This disaster seems especially unfair. To have an earthquake hit in an area that doesn’t have reason to be particularly prepared for it and to strike so close to a major population center like Port-au-Prince seems particularly devastating. Haiti is particularly poor, even compared to other Caribbean nations, but in some ways things had been improving of late. I do tend to favor disaster aid as it tends to be one of the most effective form of aid, because recovery and dealing with temporary problems is easier than development. There is no question that this is devastating for Haiti, but that doesn’t mean despair and official government aid are the only way to go.
Via @MontgomeryCoMD a list of organizations accepting donations [I went with Doctors Without Borders as I’ve read a lot about them (aka MSF) in grad school [Also Lutheran World Relief, which from past research I know to have low overhead]]:
1) Text "HAITI" to "90999" to donate $10 to the Red Cross … (Update: I am told this only works in the US)
2) Text "Yele" to 501501 to donate $5 to Yele Haiti … Check out more on Yele Haiti. [I don’t know that group as well, but they’re apparently a longstanding foundation formed by Wyclef Jean to help Haiti]
Beyond the links, Chris Sacca covers a few ways to learn more about Haiti.
Photo from Globovision used under a Creative Commons License
Season 2 will probably be my favorite, but 3 was quite good. Overall, I think Avatar is now my favorite coming of age story and in my top 5 overall series, animated or not. It gets there through a wide range of strong characters, a beautiful well-realized world, and terrific comedy.
There are definite problems with the casting of the film, that said, season 2 does present one way to partially ameliorate it since there’s a new lead to cast.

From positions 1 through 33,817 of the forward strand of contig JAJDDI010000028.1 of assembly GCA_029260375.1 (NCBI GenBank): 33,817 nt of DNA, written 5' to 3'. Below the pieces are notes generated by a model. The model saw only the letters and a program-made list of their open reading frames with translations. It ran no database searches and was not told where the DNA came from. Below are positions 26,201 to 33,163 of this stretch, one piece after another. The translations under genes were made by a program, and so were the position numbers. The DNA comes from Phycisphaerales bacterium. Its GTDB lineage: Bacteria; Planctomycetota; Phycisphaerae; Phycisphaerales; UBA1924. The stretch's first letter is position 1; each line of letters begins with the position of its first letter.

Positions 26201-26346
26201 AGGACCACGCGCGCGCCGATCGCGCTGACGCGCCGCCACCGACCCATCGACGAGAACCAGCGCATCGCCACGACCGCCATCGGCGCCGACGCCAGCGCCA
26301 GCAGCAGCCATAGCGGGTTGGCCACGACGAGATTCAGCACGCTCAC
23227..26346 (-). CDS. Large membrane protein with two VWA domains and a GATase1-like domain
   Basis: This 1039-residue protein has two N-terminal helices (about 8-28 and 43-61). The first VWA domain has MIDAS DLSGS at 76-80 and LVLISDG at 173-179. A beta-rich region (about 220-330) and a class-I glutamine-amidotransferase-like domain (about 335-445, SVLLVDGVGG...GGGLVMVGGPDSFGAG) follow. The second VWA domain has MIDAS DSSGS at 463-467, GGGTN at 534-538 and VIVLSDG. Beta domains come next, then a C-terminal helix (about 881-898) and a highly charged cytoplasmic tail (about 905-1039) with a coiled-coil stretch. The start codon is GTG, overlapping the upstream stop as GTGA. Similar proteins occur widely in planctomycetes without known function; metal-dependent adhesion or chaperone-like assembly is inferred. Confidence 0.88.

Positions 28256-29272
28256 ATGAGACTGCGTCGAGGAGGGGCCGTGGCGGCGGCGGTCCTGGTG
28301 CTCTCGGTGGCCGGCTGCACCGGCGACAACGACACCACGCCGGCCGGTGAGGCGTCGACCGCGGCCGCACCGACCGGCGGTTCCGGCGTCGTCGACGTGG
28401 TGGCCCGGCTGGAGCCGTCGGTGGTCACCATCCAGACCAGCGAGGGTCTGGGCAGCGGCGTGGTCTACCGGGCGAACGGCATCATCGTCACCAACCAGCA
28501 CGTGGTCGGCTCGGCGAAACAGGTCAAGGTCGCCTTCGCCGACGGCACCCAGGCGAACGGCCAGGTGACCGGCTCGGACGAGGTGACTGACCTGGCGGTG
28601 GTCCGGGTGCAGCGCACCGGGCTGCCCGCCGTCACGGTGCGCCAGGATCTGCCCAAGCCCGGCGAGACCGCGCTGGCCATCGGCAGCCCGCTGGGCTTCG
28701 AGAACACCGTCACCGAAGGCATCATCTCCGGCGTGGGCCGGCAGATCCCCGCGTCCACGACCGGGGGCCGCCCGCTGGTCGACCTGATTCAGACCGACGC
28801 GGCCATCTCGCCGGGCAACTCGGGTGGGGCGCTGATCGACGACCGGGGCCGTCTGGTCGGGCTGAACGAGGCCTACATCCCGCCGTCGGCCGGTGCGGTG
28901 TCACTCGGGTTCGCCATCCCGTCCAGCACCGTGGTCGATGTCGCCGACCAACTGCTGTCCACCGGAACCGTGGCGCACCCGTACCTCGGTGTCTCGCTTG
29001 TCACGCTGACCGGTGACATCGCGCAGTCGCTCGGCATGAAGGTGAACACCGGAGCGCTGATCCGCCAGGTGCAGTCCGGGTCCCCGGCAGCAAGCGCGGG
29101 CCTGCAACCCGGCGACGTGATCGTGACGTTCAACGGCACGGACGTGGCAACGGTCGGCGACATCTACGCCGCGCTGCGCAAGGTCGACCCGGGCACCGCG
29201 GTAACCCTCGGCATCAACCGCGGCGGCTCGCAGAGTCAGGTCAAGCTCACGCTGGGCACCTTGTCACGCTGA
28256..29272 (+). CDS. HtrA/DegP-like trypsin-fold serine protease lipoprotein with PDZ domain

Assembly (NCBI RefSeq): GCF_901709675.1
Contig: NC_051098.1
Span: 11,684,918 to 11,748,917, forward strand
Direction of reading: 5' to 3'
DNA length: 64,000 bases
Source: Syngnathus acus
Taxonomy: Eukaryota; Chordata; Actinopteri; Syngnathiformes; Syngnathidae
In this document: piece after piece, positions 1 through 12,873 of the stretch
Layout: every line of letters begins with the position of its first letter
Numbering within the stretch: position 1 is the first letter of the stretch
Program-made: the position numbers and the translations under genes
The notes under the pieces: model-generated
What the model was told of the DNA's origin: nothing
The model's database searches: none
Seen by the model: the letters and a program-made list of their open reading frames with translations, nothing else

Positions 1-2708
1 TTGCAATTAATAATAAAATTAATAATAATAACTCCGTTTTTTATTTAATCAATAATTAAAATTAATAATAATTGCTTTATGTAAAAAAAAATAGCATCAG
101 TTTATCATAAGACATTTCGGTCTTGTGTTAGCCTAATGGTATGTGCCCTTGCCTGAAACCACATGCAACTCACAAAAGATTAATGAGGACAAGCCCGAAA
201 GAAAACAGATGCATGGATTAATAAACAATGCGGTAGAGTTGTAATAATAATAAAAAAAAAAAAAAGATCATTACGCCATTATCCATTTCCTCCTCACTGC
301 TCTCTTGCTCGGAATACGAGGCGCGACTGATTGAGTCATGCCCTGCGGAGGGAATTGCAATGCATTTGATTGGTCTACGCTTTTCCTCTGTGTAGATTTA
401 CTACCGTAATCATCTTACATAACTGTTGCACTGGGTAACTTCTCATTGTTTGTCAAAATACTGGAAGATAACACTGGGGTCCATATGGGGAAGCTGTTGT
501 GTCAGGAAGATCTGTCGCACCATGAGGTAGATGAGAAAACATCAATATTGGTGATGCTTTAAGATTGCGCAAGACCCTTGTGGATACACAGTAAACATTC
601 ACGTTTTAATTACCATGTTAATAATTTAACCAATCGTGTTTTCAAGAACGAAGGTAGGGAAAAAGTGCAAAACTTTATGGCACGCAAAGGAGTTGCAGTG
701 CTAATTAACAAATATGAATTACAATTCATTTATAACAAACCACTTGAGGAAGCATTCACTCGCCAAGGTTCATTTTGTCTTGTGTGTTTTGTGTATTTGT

I’ve finished Uncharted 2 and loved it (bias note, I’m friends with one of the game designers, but mine is hardly a unique opinion). Since the game has been out for a while and has been well reviewed I’m going to skip the consumer advising part of this post and instead give a link-fest: great, if familiar, characterization and writing; an example of the potential of authored, as opposed to self-authored, narrative in game; and polish that gets so many little things right. Instead I want to focus on the “Active Cinematic Experience,” to use Naughty Dog’s term. Brainy Gamer Michael Abbott mentioned an interest in doing a post on that topic, but if he did I’m not finding it (it may have come up in the podcasts; I listened to some of the Uncharted 2-relevant ones before playing the game). I don’t have his theater training, but I hope to have an interesting thing or two to say. I don’t know to what extent this was true of Uncharted 1; I just got my PS3 (Thanks Kate’s parents!) so I haven’t yet played the original and thus can’t compare them.
I think the main innovation of Uncharted 2 is keeping the player in control over the vast majority of set pieces without resorting much to quick time events. In the past days of gaming, many of the awesome things your character did occurred in cut-scenes or didn’t use the main mechanics of the game. One of the most common solutions was quick time events, basically making cut scenes more interactive by requiring the player to place a certain button when it flashed up on the scene. In the past year I’ve played Shenmue 2, a series known for originating the term, and in a given cut scene you may have to duck and weave around a crowded market, disarm someone as they draw a knife on you, or make a difficult jump to a distant rooftop. I enjoyed what I played of Shenmue 2, but I got stuck in part because of the reliance on quick time events. I’m bad at brawlers and the game gave me relatively little practice with the core fighting system. In some ways, quick time events were an advance over just watching a video, but as game play goes they’re pretty thin gruel.
Uncharted 2 doesn’t completely avoid quick time events. They show in a few of the boss and special enemy fights when you go to fisticuffs, but they rely on them far less than say, God of War, in combat. More important, the game has a variety of crazy sequences: fights on trains, gun fights on a truck convoy, escaping a collapsing building, etc. that allow for full control while doing things that would be cut scenes in other games. I think the hand-to-hand combat is also an example of this phenomenon.
Against unaware enemies you can pull off visually entertaining stealth attacks with a single square button press. In other cases you mash the square button to attack an enemy but need the triangle button to break out of grabs. The game helps you some, more with weaker enemies, by slowing down when you need to break out of a pin but this doesn’t break the organic feel in the same way that quick time events do.
So how did they pull this off?